As of today, although payment has been made to some of them, the payment is marred with so many irregularities. Most of them are still not paid. Also, we want immediate payment of all salary arrears including March salaries for our members in all federal (GIFMIS platform) and state tertiary health institutions across the country. None of these doctors who have worked for over four months has been paid.
Our members in ABSUTH (Abia), IMSUTH (Imo) and UNIMEDTH (Borno) are still asking for upward review of the current hazard allowance to 50 per cent of consolidated basic salaries and payment of the outstanding COVID-19 inducement allowance. The hazard allowance has remained N5, 000 for over 30 years. For the Honourable Minister of Labour & Employment to feign ignorance of this on national television leaves a lot to be desired.
This is an all-time low coming from someone who has been in the Senate where the monthly hardship allowance for senators is N1,242,122.70. For the government to be asking for five weeks for its review despite the ongoing strike is really shameful. A sincere government should immediately call all stakeholders together to address these issues once and for all.
We are also demanding payment of death in service insurance for all health workers who died as a result of COVID-19 infection or other infectious diseases in the country. This legitimate demand has been left unattended. On the payment of salary shortfalls of 2014, 2015 and 2016 to our members in federal institutions including state-owned institutions as earlier agreed with NARD, nothing has been done in this regard.
Again, there is the issue of the universal domestication/implementation of the 2017 MRTA by all federal and state-owned training institutions to ensure proper funding of residency training in the country as stipulated by the Act. Nothing has been done about this especially by state governments. For the records, the Medical Residency Training Act was signed into law in 2017. Our members have been crying since then that they should pay us the incomplete sum they signed and no government has not done that.
In 2020, following the intervention of Rt Hon Femi Gbajiabamila, we had N4 billion approved to kick-start the process of payment. Now, this payment was epileptic and we approached them and asked it be looked into because we have our members from 2017 till 2020 who weren’t paid. They said they couldn’t pay the backlog we met and agreed and we said pay from 2019 till now but nothing has been paid. Our members are due for exams now in 2021 and yet they have not been paid. We are also demanding the abolition of the exorbitant bench fees paid by our members on outside postings in training institutions across the country with immediate effect.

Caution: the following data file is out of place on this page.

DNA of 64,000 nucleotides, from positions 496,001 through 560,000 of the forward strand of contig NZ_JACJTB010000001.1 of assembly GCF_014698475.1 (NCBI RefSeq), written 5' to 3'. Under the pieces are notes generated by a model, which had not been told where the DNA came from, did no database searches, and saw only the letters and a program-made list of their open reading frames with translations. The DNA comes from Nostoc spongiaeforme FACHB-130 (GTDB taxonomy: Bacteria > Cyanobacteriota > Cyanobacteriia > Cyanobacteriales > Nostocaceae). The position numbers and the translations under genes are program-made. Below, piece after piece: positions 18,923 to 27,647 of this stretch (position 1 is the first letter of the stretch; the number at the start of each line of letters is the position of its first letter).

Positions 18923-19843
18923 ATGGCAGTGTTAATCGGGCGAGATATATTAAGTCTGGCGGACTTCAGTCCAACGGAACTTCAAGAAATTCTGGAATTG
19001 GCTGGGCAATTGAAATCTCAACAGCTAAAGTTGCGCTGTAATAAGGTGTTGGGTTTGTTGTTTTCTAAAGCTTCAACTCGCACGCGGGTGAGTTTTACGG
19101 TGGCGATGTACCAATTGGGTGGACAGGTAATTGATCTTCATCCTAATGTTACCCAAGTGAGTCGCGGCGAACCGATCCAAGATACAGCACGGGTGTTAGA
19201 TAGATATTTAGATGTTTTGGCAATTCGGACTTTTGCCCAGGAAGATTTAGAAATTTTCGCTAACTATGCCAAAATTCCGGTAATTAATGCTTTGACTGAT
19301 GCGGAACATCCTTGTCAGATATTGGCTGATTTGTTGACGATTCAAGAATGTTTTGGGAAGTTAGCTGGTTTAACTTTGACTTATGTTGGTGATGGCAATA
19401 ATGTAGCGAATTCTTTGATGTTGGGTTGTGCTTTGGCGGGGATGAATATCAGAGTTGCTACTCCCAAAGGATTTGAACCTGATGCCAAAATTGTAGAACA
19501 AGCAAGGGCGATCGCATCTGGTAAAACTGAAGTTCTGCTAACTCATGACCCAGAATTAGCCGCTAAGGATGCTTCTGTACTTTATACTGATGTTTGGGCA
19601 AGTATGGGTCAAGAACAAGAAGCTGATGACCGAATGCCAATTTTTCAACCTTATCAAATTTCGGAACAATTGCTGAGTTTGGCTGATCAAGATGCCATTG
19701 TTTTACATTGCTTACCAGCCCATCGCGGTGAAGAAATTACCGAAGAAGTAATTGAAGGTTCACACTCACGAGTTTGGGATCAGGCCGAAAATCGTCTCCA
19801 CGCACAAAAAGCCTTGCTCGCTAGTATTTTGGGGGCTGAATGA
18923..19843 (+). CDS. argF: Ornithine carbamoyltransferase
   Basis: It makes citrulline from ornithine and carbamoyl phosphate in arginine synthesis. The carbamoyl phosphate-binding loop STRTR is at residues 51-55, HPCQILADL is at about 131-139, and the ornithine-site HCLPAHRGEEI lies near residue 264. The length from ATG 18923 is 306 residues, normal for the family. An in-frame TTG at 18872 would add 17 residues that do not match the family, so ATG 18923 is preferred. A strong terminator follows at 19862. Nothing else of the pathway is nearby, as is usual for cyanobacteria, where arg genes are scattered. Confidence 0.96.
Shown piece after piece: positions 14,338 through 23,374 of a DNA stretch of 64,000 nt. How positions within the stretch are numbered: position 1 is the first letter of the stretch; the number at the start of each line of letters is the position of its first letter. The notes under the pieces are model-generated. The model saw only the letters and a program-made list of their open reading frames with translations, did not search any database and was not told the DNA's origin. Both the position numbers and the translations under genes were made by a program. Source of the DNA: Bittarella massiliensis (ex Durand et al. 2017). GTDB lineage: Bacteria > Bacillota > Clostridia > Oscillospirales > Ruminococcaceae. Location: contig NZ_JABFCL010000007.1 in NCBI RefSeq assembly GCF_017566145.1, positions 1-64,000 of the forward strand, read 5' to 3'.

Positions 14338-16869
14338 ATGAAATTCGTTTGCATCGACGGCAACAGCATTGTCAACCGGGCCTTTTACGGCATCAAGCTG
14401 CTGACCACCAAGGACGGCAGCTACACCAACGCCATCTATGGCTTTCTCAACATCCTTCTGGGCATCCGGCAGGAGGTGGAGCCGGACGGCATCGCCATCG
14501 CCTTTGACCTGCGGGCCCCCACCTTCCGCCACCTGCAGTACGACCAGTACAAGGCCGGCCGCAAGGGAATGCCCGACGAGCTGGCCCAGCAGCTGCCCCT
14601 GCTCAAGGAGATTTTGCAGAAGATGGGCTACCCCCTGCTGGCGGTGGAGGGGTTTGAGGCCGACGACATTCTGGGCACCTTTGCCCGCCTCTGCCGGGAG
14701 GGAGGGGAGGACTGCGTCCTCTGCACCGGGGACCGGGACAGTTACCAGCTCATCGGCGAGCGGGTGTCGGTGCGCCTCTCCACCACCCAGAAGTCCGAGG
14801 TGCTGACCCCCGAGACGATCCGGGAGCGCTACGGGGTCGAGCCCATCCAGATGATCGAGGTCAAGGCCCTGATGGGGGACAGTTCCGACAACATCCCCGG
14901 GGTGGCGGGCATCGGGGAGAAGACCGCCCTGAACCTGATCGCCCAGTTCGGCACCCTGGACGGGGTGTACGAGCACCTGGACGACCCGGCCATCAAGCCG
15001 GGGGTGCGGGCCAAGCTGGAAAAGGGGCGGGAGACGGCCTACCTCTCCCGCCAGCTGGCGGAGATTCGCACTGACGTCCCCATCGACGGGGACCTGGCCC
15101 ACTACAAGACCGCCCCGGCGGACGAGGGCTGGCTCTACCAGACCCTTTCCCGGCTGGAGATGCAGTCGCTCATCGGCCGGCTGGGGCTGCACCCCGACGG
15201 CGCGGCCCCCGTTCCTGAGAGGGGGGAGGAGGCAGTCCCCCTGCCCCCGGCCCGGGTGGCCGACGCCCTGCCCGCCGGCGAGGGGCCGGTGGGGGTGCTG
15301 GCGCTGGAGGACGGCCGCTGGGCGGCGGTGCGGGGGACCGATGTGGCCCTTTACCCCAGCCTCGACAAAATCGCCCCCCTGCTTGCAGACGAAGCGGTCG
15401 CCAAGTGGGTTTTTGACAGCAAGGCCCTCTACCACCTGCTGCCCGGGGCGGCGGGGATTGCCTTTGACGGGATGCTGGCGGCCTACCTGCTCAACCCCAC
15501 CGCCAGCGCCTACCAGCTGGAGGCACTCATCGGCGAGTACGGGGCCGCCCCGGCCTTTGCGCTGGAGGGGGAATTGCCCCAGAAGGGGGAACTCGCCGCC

This is the only positive result from the conciliatory meeting with government, but there is no circular yet to back the abolition. We asked for immediate payment of 2019, the balance of 2020 and 2021 Medical Residency Training Funds (MRTF) to our members including those under state government employment.
Despite our constant engagement with the Federal Ministry of Health on this issue, it was shocking to us that it took the conciliatory meeting by the Ministers of Labour and Health to be instructed to go and check if funding for residency training was captured in the 2021 budget. We were disappointed over the misinformation spewed out by the Honourable Minister of Labour and Employment.
For the avoidance of doubt, NARD is not a financial arm of government and, therefore, not involved in any form of payment of residency training funding as was alleged in the meeting called at the instance of the Ministry of Labour and Employment. To set the record straight, the offices and officers involved are the National Postgraduate Medical College of Nigeria and her Registrar as well as the Office of Hospital Services and her Director. When the errors in payment were noticed, NARD informed both bodies appropriately for further action as may be necessary.
We also demanded the immediate review of the Act regulating Postgraduate Medical Training in Nigeria in line with international best practices to remove the unnecessary rigours in residency training in Nigeria, one of the factors attributed to brain drain in the health sector. Nothing also has been done here. The reintroduction of medical super salary structure and specialist allowance for all doctors as already approved for some other health workers, no mention was made about this very germane demand of our members. We view this as insincerity amongst government officials which has stalled meaningful negotiations in the wake of the current impasse.